What happens if an organization doesn’t abide by the rules?
Organizations that do not meet the compliance have heavy implications on the bottom line of business. Few impacts on business are outlined below
Organizations suffer heavy damages and financial losses. Organizations may slip through the cracks and lose visibility. Organizations may lose their reputation and goodwill.
Is it possible to avoid the risk of non-compliance?
It’s easier than you think
This is where statutory compliance rules come in and play a crucial role in ensuring the smooth functioning of an organization.
Let’s first understand what statutory compliance is.
What is Statutory Compliance?
Statutory compliance refers to the legal framework of rules and regulations within which an organization must function and adhere to in the treatment of their employees.
In simple statutory compliance means abiding the rules and regulations associated with the particular business industry.
“Every organization has a set of principles or rules governing their employees, which they need to be aware of and follow strictly. Similarly, all the business activities have a set of rules and regulations that they have to strictly follow for smooth functioning”
Companies spend a lot of effort, time and money for ensuring compliance with these laws. They can deal with many issues ranging from the payment of minimum wages to professional taxes to EDLI.
The question arises, why statutory compliance is required? What is the importance of statutory compliance?
What is the Need for Statutory Compliance with your Business?
The main purpose behind setting the rules and regulations is to safeguard the interest of employees so they receive fair treatment. They will never be exploited at work and always paid fairly as per the work done. Thus statutory compliance rules help the organization in establishing employee loyalty.
An organization which attaches importance to compliance and meet the compliance requirements enhances the value of the company and help in establishing the company’s credibility. Therefore it is necessary for all the organizations (whether a big or small) to strictly adhere to compliance requirements to keep their businesses safe from legal trouble.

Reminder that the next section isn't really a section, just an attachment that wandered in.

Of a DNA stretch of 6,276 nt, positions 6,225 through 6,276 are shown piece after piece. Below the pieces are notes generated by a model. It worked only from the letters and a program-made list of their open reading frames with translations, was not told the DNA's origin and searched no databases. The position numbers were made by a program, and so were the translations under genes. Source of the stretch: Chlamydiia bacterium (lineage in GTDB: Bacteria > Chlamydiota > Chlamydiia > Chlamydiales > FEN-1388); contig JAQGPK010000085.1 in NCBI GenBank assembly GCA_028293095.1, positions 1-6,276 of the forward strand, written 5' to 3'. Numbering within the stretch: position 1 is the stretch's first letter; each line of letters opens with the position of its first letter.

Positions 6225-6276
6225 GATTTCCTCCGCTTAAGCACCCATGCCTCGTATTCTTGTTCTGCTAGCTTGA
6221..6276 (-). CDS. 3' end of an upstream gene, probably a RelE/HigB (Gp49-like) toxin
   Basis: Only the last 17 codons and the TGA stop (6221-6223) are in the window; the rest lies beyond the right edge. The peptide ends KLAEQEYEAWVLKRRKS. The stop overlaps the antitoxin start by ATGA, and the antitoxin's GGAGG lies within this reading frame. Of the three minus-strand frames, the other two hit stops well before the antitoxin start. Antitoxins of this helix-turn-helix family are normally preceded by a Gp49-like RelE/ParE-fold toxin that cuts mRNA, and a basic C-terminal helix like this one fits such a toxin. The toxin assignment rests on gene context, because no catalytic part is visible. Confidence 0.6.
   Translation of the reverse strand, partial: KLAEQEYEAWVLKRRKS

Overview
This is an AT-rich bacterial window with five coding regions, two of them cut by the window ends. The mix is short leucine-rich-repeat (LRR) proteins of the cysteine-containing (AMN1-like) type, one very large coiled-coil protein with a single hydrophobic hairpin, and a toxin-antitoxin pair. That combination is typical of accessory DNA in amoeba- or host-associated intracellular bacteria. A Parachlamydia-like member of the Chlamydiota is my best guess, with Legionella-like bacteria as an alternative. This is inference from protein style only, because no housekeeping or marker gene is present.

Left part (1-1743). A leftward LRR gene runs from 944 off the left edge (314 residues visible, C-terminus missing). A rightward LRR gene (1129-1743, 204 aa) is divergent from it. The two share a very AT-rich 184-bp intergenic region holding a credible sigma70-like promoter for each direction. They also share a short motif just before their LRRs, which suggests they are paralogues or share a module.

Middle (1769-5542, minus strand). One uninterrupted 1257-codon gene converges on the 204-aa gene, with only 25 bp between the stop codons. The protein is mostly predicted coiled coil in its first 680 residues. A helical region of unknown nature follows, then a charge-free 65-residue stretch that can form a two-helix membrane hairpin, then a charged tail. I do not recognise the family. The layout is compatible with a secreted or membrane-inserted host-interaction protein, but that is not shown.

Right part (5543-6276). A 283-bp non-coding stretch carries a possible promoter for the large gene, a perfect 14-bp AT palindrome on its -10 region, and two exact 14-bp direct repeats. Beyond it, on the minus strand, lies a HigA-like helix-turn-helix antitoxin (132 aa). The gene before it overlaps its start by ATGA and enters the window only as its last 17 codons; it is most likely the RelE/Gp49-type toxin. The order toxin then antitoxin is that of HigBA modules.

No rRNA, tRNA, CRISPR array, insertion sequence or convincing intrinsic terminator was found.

Organizations that do not meet the statutory compliance rules may face the consequence of heavy penalties by legal authorities. Any penal action can be detrimental to the growth and spoil the reputation of the business. Sometimes, it may even lead to the closure of the company. Therefore organizations that undertake a proactive approach to compliance management are always safe, efficient and trustworthy organizations.
After having the insight of statutory compliance rules, it’s very clear that these compliance act as a tool to cut down the costs incurred in paying penalties which would be much higher than actual costs of compliance.
Every country has a separate set of compliance requirements. Businesses have to meet the compliance of the respective geography from where they operate.
Before discussing the statutory requirements for the Indian payroll system lets see what steps an organization should take to ensure compliance.
Steps to Ensure Compliance
Businesses may take the following steps in order to ensure statutory compliance:
- Understand, familiarize and educate professionals about appropriate legal, regulatory and statutory compliance requirements.
- Increase the awareness of the various labor laws of the country from where you operate.
- List out all the statutory compliance requirements at each business location, including the overseas establishments
- Have an organized and systematic approach
- Conduct an audit consistently
- Sit up and take update about the changing requirements on a regular basis
- Need to be up to date and should have visibility of the compliance of their teams at all time
- Identify gaps through the planning of an exemption report
All the above steps will help to avoid the risk associated with non-compliance of statutory requirements and prevent the organization from major setbacks.
Are you there...
OK, now see the rules and regulations for compliance an organization must pursue in India.
The Statutory Compliance for Indian Payroll:
- Minimum wages
- TDS Deduction
- ESI Fund & PF Deduction
- Professional Tax
Statutory Requirements for Minimum Wages
The Minimum Wages Act, 1948 is an act for fixing the minimum wages that must be paid for skilled and unskilled laborers. The fixed wages will not only ensure money for their livelihood but also cover their educational and medical requirements. This act is governed by both central as well as state governments.
Minimum wages are fixed by state governments for various classes of employees. They prepare the rules and overview of the claims relating to non-payment of minimum wages. If payments are done below the fixed minimum wage then it is regarded as forced labor. This act also covers overtime wages to workers which are a statutory requirement and affects the manufacturing and construction industries.